Alexandria receives ‘Rotten Apple’ award from the Louisiana Trust for Historic Preservation
ALEXANDRIA, La. (KALB) - The City of Alexandria has received the inaugural “Rotten Apple” award from the Louisiana Trust for Historic Preservation. The recognition “recognizes an organization, person or company whose actions disregard the benefits and importance of historic preservation and threaten the cultural legacy of Louisiana.”
According to Brian Davis, the group’s executive director, in Feb. 2021, the City demolished a bungalow in the Garden District on Webster Street that was built in 1929. The Louisiana Trust for Historic Preservation was working to save the house with its revolving fund program.
“The city government eliminated the position of Alexandria Historic Preservation Commission Director five years ago. Since then, it has proven to be an adversary of intelligent community planning and support its traditional neighborhoods.”
Davis said the group was given a list from the City in 2016 of properties that needed help. The group purchased the house from the current owner, put roughly $25,000 into getting the property secure, and did basic renovations. Davis said the group planned on selling the structure - noting it wasn’t supposed to be move-in ready, but ready enough that a new owner could finish it.
He said things changed in 2017.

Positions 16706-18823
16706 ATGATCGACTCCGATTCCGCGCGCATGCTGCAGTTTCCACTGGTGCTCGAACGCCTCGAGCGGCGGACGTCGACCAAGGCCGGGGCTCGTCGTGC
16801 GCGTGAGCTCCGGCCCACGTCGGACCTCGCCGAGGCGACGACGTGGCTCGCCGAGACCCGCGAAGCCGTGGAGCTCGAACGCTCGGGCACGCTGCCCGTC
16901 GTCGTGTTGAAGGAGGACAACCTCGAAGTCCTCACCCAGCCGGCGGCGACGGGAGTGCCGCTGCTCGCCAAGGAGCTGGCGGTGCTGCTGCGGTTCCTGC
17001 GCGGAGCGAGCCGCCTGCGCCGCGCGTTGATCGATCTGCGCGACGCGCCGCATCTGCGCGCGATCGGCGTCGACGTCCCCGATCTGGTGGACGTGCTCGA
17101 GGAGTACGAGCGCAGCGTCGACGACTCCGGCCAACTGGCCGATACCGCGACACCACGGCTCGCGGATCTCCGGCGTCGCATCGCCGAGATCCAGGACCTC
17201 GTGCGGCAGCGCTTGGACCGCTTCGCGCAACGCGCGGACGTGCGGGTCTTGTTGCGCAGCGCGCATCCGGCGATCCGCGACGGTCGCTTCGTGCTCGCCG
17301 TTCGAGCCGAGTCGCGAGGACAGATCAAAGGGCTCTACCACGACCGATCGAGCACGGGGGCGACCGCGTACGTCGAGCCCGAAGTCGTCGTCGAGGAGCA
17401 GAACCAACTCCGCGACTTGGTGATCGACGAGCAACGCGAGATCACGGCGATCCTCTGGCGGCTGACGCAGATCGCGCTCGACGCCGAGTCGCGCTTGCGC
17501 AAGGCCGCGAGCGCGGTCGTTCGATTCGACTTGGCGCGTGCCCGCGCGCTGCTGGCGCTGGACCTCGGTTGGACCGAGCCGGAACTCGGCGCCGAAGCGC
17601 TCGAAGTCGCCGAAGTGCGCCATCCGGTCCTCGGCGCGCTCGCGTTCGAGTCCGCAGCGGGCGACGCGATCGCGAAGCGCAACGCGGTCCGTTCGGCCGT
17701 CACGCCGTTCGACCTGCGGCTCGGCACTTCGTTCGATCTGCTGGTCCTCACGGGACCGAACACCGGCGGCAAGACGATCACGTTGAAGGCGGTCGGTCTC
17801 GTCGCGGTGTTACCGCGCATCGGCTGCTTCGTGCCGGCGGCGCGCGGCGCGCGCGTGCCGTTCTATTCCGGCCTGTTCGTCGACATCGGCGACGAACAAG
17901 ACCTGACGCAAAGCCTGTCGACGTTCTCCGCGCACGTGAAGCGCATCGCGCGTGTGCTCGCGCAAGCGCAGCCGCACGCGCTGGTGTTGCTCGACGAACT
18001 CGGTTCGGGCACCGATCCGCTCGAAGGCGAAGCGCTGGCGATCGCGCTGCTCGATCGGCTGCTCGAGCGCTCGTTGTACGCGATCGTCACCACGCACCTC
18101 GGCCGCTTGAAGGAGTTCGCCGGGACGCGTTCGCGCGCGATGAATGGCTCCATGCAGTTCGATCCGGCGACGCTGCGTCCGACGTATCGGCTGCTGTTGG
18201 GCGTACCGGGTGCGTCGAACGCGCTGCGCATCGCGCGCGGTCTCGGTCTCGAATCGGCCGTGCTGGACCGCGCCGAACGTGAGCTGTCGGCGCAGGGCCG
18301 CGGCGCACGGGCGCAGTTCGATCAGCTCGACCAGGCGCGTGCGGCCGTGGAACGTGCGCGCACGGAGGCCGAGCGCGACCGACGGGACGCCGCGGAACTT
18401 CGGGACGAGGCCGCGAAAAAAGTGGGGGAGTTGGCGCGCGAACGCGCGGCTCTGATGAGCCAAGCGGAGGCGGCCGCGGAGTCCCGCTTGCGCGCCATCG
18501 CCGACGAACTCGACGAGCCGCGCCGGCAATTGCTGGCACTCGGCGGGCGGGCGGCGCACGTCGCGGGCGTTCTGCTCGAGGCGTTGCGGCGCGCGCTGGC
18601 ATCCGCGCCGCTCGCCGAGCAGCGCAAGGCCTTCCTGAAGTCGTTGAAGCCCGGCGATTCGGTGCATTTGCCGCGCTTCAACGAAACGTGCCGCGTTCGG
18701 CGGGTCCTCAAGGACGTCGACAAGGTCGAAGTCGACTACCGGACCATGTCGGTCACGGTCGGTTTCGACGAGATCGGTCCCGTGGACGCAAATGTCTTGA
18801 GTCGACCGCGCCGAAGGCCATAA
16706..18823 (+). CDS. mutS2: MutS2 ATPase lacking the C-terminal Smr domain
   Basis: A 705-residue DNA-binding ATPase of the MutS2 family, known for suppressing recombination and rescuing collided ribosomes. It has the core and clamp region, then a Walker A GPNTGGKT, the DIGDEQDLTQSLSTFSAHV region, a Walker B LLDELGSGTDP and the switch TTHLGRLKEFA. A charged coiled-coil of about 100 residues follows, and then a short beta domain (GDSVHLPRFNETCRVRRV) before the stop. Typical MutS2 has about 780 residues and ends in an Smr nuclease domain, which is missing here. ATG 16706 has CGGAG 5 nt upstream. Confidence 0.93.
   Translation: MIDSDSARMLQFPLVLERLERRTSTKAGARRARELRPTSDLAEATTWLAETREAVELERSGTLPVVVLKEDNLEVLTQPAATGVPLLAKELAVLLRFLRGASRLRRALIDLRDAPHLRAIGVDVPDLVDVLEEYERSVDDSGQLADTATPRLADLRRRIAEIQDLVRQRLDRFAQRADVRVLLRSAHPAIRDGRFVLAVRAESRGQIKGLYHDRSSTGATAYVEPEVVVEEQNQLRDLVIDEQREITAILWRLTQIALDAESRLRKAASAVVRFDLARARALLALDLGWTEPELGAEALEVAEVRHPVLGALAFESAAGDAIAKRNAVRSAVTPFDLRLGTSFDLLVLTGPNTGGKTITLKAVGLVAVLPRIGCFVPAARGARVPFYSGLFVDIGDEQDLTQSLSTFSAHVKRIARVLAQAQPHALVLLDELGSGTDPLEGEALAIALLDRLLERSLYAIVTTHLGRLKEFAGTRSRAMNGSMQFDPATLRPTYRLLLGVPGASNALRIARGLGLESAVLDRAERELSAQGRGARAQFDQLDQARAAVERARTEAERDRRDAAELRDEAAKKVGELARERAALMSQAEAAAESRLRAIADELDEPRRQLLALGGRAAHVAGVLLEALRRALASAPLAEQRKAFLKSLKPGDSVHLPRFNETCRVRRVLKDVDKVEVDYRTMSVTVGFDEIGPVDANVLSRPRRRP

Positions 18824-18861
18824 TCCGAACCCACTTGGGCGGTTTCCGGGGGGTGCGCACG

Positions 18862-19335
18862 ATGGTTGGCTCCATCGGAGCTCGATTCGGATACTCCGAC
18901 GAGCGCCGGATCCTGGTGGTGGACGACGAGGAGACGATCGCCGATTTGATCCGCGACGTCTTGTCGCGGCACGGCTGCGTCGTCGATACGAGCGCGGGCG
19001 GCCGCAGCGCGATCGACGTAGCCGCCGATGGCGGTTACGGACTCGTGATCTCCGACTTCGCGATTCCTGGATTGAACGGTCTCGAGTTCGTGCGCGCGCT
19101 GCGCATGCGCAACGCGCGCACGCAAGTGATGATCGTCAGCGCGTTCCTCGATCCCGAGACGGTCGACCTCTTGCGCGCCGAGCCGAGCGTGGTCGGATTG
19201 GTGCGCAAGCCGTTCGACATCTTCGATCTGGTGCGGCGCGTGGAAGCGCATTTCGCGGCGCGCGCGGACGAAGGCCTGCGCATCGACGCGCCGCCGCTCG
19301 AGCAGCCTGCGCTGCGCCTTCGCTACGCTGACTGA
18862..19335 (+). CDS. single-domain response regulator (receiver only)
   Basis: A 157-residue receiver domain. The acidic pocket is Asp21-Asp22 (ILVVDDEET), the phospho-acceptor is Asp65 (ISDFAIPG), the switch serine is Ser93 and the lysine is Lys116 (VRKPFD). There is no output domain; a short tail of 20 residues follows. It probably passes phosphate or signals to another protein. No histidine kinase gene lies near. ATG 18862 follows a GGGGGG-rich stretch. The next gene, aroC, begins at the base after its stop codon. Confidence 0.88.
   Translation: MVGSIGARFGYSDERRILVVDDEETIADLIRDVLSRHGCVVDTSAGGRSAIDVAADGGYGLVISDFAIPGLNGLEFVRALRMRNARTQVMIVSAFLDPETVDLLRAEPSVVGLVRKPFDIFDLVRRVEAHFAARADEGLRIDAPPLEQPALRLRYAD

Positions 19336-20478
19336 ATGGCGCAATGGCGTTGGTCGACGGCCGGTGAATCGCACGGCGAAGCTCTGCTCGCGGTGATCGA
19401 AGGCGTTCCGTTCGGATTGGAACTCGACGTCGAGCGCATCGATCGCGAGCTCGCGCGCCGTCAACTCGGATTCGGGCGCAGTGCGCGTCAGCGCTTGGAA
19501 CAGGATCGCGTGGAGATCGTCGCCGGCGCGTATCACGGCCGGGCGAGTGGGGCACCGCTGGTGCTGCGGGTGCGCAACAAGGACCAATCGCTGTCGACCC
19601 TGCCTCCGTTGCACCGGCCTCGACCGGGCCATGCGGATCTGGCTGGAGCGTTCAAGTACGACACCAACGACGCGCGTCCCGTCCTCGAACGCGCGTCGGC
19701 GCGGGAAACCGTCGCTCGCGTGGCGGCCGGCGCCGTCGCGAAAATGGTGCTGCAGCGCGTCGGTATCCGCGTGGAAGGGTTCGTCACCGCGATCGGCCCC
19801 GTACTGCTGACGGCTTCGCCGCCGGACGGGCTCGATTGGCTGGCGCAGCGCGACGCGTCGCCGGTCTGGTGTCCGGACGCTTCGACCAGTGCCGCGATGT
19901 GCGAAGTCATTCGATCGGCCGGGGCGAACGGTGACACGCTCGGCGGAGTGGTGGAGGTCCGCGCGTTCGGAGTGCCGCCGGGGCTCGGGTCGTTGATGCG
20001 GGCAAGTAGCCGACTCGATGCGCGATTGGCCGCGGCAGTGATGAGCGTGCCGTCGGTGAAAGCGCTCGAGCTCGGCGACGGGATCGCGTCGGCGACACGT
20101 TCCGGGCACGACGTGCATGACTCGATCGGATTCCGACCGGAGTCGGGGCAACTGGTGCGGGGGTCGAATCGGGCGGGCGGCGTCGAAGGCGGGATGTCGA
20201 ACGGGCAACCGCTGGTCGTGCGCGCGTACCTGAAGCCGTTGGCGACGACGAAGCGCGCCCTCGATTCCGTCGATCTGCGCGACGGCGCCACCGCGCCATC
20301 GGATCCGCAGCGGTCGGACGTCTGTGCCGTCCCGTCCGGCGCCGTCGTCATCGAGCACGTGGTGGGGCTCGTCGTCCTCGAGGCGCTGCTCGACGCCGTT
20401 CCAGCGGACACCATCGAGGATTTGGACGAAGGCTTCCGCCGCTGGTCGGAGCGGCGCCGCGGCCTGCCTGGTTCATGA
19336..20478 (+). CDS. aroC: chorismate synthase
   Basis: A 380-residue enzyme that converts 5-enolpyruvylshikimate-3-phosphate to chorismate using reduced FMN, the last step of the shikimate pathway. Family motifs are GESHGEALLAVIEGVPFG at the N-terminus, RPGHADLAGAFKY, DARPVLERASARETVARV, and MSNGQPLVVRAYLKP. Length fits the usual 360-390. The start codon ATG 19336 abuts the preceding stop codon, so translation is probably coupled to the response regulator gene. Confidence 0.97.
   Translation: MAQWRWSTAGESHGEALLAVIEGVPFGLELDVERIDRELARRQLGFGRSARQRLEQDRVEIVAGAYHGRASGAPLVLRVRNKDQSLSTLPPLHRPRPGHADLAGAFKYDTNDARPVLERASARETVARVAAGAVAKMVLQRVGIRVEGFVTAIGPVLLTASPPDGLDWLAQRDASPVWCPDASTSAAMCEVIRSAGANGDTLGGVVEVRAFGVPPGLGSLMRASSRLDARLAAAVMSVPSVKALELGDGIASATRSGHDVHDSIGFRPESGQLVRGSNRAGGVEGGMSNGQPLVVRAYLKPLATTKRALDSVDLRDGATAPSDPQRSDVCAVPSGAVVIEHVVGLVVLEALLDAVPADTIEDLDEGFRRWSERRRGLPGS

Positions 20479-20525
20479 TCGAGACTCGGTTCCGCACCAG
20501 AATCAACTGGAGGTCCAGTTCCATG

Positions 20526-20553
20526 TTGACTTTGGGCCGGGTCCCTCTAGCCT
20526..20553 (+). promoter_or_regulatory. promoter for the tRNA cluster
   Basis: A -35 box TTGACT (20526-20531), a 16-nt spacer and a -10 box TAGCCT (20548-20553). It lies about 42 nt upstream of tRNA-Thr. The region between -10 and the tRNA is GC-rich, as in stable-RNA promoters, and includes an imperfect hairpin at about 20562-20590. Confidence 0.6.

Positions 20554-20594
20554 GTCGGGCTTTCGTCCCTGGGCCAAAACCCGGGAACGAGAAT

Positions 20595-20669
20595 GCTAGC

“In June 2017, there was a hearing at the City Council where I think 144 came en masse to City Council with demolition requests from code enforcement. This was one of those 144 properties. These were vacant properties, blighted - some could have been saved. It all started going down from there,” said Davis.
Davis said the group continued to market the property to buyers, and in summer 2020, they thought they had a potential one. They ran into some hiccups with the hurricanes, but Davis said the real issue was, because the Louisiana Trust for Historic Preservation was listed as the owner during the condemnation, they couldn’t get the designation removed.
The property was knocked down in early Feb. 2021.
“I actually first found out because the neighbor next door called me and was interested in buying the lot,” said Davis. “A few weeks later we got a certified letter that the structure...we received a nice certificate of compliance from code enforcement that said basically, thank you for taking care of this issue, your compliance issue is now clear.”
Davis said the “Rotten Apple” recognition isn’t meant to take away from the good work groups like the Historical Association of Central Louisiana and Save the Dairy Barn are doing in the region. But, he said it is meant to draw attention to the need to get everyone on board with bringing about positive change to the community.
The City of Alexandria released this statement in response to the recognition:
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